Foods with a high risk of being genetically modified organisms, or GMOs, include alfalfa, canola, corn, soy and sugar beets. Summer squash, zucchini, cotton and papaya are other common GMO crops. Some food ingredients that are derived from GMO crops include high fructose corn syrup, molasses, sucrose and ascorbic acid.
Some crops, such as rice, flax, wheat, chard and turnips, are monitored for GMO contamination. Rutabaga, Siberian kale, bok choy, Chinese cabbage and acorn squash are also regularly monitored. Monitored crops have suspected or known incidents of GMO contamination, or they have a chance of cross-pollination with related GMO crops that are currently in commercial production. These monitored crops move into the high-risk category if testing reveals consistent GMO contamination.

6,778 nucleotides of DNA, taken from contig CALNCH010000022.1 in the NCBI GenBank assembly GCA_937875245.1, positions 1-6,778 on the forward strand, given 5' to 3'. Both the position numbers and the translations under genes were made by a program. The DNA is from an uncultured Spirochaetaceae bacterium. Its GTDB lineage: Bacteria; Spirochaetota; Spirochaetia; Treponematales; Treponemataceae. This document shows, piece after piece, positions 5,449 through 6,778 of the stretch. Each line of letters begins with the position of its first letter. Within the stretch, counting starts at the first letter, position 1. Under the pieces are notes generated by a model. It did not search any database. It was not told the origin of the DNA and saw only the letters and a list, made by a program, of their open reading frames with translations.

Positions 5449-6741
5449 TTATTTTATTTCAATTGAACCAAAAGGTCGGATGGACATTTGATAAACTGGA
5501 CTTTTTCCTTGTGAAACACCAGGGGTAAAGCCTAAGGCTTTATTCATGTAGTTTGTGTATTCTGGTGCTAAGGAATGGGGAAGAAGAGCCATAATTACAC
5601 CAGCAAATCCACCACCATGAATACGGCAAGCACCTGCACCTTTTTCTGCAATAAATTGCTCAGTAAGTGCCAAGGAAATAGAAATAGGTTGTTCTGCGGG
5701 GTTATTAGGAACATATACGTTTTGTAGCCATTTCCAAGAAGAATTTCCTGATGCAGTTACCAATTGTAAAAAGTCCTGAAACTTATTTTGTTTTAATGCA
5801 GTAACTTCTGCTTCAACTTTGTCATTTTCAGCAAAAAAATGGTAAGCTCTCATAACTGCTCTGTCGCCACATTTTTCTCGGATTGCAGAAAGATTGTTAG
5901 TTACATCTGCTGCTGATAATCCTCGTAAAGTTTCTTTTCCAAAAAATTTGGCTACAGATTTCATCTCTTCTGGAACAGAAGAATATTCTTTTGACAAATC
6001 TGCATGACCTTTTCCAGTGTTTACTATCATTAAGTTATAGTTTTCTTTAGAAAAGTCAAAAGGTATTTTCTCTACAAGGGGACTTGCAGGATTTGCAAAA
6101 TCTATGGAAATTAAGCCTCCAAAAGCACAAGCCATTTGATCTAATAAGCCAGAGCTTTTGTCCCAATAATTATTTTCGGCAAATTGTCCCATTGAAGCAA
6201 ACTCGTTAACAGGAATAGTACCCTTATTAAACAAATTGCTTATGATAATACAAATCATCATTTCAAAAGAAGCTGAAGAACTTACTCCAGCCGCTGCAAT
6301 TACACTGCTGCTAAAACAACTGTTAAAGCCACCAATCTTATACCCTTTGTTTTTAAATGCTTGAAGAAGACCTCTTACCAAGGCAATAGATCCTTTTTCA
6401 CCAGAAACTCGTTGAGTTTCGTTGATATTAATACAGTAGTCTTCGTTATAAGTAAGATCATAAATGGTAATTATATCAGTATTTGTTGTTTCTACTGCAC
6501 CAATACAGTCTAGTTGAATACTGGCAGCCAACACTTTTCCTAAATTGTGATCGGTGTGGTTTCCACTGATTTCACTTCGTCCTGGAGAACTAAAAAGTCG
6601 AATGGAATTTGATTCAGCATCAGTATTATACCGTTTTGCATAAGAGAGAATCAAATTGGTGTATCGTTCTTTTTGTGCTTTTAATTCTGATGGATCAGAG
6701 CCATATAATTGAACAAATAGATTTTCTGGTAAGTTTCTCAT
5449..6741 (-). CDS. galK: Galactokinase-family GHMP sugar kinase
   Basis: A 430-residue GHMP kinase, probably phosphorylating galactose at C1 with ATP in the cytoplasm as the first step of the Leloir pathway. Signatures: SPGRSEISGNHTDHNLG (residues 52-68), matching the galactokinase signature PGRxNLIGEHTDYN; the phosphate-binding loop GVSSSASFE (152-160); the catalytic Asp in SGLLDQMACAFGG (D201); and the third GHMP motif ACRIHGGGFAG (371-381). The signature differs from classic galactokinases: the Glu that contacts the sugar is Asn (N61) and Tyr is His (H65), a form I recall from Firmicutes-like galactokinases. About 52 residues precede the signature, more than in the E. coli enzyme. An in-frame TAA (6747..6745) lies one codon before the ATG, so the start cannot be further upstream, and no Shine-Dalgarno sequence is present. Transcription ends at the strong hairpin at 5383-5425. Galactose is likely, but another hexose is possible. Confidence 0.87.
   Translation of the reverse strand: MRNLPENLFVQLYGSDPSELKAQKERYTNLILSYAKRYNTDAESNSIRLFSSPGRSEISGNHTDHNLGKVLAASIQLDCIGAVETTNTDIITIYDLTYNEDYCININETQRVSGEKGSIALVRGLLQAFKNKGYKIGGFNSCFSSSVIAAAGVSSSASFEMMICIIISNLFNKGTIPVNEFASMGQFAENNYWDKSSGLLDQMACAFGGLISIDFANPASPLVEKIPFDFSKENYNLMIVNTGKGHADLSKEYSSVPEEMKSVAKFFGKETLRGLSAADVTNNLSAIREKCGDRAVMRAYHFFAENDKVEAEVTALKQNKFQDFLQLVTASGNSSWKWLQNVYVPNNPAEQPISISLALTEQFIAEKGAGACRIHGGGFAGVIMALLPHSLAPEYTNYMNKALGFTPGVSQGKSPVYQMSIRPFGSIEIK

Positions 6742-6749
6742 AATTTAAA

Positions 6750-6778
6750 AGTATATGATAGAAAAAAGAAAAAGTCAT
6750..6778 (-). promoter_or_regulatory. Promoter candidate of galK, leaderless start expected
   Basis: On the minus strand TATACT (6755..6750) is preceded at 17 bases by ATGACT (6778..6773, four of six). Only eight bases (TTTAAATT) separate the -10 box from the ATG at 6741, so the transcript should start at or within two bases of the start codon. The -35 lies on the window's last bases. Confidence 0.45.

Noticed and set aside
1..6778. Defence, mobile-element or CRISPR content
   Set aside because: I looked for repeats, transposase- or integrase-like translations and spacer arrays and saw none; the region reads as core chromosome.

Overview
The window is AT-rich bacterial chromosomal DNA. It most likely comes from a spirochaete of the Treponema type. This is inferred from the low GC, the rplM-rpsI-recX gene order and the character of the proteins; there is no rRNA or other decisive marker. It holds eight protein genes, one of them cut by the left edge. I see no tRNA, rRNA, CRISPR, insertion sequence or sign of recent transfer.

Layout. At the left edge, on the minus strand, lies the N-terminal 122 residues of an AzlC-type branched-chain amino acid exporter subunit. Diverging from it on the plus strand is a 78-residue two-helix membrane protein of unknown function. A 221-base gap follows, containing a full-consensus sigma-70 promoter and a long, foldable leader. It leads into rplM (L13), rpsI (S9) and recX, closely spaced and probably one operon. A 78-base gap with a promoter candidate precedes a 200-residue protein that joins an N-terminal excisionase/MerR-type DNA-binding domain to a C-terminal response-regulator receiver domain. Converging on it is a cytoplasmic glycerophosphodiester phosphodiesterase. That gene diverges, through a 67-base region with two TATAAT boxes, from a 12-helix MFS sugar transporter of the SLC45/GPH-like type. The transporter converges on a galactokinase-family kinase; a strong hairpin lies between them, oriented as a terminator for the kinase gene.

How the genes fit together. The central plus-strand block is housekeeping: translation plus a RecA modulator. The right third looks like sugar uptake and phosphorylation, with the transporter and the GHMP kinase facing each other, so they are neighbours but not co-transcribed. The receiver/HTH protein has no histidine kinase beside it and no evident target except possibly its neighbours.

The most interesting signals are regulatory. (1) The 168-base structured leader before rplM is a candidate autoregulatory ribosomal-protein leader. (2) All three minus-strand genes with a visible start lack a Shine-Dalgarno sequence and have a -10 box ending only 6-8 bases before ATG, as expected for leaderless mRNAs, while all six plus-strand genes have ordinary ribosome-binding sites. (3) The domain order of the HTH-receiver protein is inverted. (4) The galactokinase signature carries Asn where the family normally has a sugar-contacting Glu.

Although tomatoes were the first genetically modified crops produced, they were soon taken off the market due to flavor issues. Genetically modified potatoes were first produced in 1996, but production was discontinued in 2001 because of consumer rejection. As of 2015, no GMO tomatoes or potatoes are in commercial production.
A GMO is defined as an organism whose genetic makeup has been altered in a laboratory using genetic engineering. Genetic engineering creates artificial combinations of plant, animal, virus and bacteria genes.